Well, it’s been an interesting week and a bit. First Silicon Valley Bank and Signature Bank were closed by their respective State banking authorities with the FDIC stepping in as receiver and then the extraordinary action by the Fed and Treasury to address liquidity concerns and a bunch of rather disingenuous assurances from the great and … Continue Reading
The current administration’s legislative initiatives are largely bottled up in a split Congress, so the path toward achieving the White House’s policy priorities runs almost exclusively through the executive order and rule-making process and boy, have they worked it hard. But Santa is coming down the chimney delivering lumps of coal so often these days, … Continue Reading
If the wisdom of crowds has any validity (and there’s no real evidence that it’s any worse than the pontifical huffings of the chattering class), then there’s hope for 2023. Optimism did itself proud at CREFC. We’ll see if that optimism is recapitulated at SFVegas and at the MBA CREF meeting coming up in the … Continue Reading
Each year about this time, I sit down and try to cobble together predictions for the performance of the economy and the performance of the CRE market in the coming year. Of course, I’m wrong every time. It’s not for lack of trying. I do try to think hard about where we’ve come, what things … Continue Reading
It’s Golden Turkey Awards Time, Folks! Our Turkeys are a little late this year but hey, we’ve been busy worrying about the collapse of the world’s economy. This is the 10th edition of our Turkeys and much thanks to our disorderly, often dysfunctional, regularly inscrutable and absurd government, polity and marketplace for continuing to provide … Continue Reading
The conduit market does not absorb a lot of bandwidth in my day-to-day practice; I’m more of a CRE/CLO/warehouse/SASB/new products/innovation sort of guy. But it’s painful to watch this marquee capital markets product wither away, a product that transformed $200 billion of mortgage loans into securities in a single year. That biz might limp over … Continue Reading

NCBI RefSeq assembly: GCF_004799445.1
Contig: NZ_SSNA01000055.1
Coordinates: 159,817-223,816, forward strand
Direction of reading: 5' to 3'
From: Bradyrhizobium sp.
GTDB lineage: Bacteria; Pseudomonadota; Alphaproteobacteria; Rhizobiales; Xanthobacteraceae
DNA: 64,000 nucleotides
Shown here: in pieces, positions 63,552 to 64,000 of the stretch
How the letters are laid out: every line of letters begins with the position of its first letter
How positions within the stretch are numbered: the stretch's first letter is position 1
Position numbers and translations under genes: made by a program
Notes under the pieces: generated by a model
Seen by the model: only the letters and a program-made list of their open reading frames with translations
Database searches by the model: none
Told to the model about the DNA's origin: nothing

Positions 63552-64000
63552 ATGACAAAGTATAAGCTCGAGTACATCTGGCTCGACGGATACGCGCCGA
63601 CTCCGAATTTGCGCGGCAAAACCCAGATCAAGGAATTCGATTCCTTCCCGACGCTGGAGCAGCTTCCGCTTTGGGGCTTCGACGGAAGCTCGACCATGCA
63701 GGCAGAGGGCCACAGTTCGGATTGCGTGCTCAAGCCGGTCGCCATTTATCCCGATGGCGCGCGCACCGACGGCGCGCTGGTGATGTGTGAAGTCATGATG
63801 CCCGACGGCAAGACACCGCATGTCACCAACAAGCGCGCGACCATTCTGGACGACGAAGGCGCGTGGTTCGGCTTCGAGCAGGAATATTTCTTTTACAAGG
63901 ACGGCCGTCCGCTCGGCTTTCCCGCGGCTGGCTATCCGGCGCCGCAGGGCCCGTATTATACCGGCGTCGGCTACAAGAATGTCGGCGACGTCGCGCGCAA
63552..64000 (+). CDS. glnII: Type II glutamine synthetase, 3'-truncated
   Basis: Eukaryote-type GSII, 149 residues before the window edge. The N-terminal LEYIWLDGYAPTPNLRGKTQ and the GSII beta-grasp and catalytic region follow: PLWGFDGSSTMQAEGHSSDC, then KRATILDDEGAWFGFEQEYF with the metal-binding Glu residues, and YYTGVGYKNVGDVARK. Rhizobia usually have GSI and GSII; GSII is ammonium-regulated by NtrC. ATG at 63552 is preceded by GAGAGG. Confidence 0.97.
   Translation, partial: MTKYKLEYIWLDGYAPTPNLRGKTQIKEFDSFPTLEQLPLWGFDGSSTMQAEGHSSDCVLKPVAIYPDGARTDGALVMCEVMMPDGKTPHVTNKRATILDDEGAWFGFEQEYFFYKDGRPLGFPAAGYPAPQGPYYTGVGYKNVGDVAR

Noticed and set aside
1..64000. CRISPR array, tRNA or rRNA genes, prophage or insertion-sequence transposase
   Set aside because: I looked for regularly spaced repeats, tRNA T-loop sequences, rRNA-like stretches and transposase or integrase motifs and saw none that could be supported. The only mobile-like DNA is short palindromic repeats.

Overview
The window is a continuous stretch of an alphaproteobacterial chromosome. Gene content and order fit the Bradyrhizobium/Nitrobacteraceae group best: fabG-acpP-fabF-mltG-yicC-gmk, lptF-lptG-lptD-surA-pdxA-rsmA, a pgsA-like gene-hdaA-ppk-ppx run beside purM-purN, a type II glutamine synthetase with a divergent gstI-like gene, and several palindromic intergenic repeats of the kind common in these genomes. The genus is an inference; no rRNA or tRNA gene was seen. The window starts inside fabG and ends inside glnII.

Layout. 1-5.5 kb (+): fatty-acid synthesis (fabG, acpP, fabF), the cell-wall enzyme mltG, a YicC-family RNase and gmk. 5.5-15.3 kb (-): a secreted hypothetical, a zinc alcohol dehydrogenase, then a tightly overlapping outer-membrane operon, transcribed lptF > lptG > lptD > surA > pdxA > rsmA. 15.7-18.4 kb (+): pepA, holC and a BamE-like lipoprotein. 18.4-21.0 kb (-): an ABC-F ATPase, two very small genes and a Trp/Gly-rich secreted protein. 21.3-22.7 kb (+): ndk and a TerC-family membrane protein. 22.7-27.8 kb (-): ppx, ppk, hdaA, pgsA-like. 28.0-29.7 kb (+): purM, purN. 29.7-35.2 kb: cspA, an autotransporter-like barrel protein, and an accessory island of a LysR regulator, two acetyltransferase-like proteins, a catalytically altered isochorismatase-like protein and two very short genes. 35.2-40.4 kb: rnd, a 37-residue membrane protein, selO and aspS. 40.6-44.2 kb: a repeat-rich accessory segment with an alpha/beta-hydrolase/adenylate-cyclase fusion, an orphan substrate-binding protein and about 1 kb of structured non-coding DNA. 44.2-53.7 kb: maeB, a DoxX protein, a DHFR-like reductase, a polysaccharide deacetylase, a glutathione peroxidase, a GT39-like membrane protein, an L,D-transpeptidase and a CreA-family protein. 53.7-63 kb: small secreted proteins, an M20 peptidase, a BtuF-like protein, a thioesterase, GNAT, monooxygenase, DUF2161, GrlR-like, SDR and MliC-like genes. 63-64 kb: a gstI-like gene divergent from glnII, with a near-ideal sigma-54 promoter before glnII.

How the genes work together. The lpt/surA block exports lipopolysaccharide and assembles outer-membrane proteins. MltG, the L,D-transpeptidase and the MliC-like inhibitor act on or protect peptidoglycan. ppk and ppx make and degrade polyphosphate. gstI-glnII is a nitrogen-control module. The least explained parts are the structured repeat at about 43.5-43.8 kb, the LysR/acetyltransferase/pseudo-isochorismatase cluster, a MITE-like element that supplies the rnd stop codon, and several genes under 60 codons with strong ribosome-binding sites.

I wrote a week or two back about my expectation that significant economic dislocation awaits us. I still think that. The morning after I published, hordes (ok, maybe not hordes) of PhD Villeins were outside my house with pitchforks and burning torches, loudly asserting that I had wildly overstated the likelihood of material distress in … Continue Reading
As I was saying in my last commentary, it’s time to stay calm and carry on in a market that is flashing green, red and yellow signals simultaneously. These are market conditions in which nimbleness will be rewarded. Whether the economy is going to continue to grow, albeit in a very low gear, or whether … Continue Reading
I’m back from vacation in the English countryside, away from the hurly burly of life in our capital markets. While I tried hard not to obsess on the news whilst away, bad news has a way of slithering into your peripheral vision, doesn’t it (I stuck to the English papers which are great fun, and … Continue Reading
I’ve been back from CREFC’s and RER’s annual meetings for a week or so, mulling what those confabs meant. There’s been plenty of reportage on the events, the panels, the parties, the to-ing and fro-ing, but what I want to do is step back and reflect on the gestalt; the subtext, the hidden codex. What … Continue Reading
What I know about cryptocurrency can be inscribed on a head of pin with a jackhammer. But I know it’s a thing; I know it’s a big thing and getting bigger. So, these past few weeks I have been reading with interest (interest, to be clear in this context, is the emotion one experiences watching … Continue Reading
Why don’t enough investors like CRE CLO securities? They all really should, and it would be terrifically helpful to the market if more of them did so. (Okay, terrifically helpful to me.)… Continue Reading
We certainly have an abundance of bad bits and bobs out there right now, don’t we? War, pestilence, chubby dictators with rockets, buff dictators without souls, miscellaneous threats to world peace. It’s everywhere. Nonetheless, my take remains (see my prior blog, Prognosticator’s Regret) that, at least for our economy, all that doesn’t matter so much … Continue Reading
Why I’m bothering to write about SOFR transition at this point is a bit of a mystery. Hasn’t this topic now finally exhausted both our energy and interest? Oh, and a European war is being fought as I write which, to say the least, renders the kerfuffle over LIBOR somewhat less than consequential. But irrelevancy … Continue Reading
Events keep happening that really do make it clear that we are about to enter a period of enhanced regulatory intrusion into the financial services space. Shocking! And entirely unexpected, right? (You’re winning, sir) While that is in many respects troubling, it’s also the stuff of opportunity for the creative and nimble. I’ll explain.… Continue Reading